Tuesday, September 18, 2007

Nursing a grudge against Fitzgerald?

The Guardian has been running a series of booklets that come with the paper containing what it believes will comprise a set of the greatest interviews of the 20th century. The one in the paper today was an interview of F. Scott Fitzgerald by Michel Mok written in the New York Post in 1936.

In an introduction Jay McInerney refers to the fact this interview is famous for being a hatchet job that almost pushed Fitzgerald to the brink of suicide. Reading it you are struck by a man who is on the brink of self-destruction but he paints himself out to be a loser with very little prompting from the interviewer. The real betray of trust comes from the nurse who reveals when Fitzgerald leaves the room the true state of affairs, which Mok is only too happy to relay:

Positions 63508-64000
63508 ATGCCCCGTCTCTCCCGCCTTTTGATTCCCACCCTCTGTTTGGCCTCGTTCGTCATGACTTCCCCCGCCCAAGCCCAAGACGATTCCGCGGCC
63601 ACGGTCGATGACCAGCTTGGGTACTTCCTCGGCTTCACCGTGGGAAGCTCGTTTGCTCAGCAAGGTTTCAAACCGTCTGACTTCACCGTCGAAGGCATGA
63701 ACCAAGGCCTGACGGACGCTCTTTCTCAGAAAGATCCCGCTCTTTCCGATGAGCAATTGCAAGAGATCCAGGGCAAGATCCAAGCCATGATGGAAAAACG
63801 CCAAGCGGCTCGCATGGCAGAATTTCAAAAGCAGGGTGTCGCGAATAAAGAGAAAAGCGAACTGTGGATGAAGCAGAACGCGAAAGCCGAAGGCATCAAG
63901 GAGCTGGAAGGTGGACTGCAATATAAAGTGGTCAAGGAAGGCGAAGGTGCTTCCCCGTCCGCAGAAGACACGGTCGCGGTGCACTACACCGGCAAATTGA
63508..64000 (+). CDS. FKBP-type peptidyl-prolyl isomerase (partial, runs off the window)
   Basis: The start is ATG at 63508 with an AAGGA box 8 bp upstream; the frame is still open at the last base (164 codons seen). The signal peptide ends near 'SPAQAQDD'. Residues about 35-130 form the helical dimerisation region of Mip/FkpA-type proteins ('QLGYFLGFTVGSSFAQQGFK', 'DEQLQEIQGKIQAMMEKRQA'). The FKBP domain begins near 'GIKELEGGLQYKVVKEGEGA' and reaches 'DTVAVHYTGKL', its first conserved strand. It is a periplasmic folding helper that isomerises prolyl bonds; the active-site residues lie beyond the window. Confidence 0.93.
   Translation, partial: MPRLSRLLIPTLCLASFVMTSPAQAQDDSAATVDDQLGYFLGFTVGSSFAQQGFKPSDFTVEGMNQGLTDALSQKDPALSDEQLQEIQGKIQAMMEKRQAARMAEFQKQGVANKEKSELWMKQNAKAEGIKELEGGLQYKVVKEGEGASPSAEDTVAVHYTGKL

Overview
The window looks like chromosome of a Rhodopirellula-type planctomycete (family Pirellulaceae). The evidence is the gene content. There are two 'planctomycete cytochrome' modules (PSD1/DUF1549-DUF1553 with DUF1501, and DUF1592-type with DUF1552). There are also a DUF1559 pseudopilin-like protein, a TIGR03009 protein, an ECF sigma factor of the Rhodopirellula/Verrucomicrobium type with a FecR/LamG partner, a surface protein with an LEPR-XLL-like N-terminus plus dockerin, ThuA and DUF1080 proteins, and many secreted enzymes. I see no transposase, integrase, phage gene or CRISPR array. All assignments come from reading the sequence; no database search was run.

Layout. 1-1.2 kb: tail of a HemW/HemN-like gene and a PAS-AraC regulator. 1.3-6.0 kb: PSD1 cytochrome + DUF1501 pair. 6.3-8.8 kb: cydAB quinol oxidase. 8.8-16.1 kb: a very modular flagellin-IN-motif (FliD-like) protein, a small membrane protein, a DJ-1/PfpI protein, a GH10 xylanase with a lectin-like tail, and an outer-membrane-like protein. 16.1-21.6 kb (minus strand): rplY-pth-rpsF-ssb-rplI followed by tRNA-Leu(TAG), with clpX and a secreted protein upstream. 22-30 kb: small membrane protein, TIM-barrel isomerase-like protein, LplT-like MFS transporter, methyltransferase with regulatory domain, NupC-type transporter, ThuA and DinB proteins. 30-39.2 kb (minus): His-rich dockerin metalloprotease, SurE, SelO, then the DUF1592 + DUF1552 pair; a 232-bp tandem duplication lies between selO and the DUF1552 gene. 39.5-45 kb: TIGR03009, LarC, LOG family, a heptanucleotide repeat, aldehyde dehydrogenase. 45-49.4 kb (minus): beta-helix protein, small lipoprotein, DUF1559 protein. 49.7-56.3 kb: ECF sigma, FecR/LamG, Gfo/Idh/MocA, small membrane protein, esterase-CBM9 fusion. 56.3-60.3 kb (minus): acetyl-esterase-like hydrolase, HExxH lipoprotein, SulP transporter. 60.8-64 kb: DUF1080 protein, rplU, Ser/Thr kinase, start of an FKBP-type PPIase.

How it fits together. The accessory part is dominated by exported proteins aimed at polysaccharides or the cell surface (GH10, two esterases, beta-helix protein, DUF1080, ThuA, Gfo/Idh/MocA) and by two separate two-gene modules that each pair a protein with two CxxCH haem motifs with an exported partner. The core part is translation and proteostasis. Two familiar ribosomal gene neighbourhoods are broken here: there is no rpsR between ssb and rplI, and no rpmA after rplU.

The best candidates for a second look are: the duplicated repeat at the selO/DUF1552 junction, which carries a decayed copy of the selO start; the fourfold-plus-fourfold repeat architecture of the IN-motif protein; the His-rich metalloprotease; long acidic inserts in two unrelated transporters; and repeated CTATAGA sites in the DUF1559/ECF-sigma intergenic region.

“’Despair, despair, despair,’ said the nurse. ‘Despair day and night. Try not to talk about his work or his future. He does work, but only very little – maybe three, four hours a week.’”
What a great help that must have been to her employer. Mok took advantage no doubt of a man who should never have been encouraged to share his thoughts and his failings with a reporter. But the level of naivety is staggering from the nurse who manages to undermine any appearance of a successful return that Fitzgerald might have been trying to portray.

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